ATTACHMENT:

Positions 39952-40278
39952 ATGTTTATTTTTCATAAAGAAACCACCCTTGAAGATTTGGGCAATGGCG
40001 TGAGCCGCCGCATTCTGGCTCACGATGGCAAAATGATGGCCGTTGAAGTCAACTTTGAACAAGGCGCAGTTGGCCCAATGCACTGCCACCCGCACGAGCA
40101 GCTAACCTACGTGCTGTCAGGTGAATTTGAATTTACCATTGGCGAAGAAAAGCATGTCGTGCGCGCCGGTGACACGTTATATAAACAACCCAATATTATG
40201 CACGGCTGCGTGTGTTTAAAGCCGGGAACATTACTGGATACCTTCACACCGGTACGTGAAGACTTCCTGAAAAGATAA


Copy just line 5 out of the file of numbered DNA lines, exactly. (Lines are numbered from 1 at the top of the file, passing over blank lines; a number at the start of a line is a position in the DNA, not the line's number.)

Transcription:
40201 CACGGCTGCGTGTGTTTAAAGCCGGGAACATTACTGGATACCTTCACACCGGTACGTGAAGACTTCCTGAAAAGATAA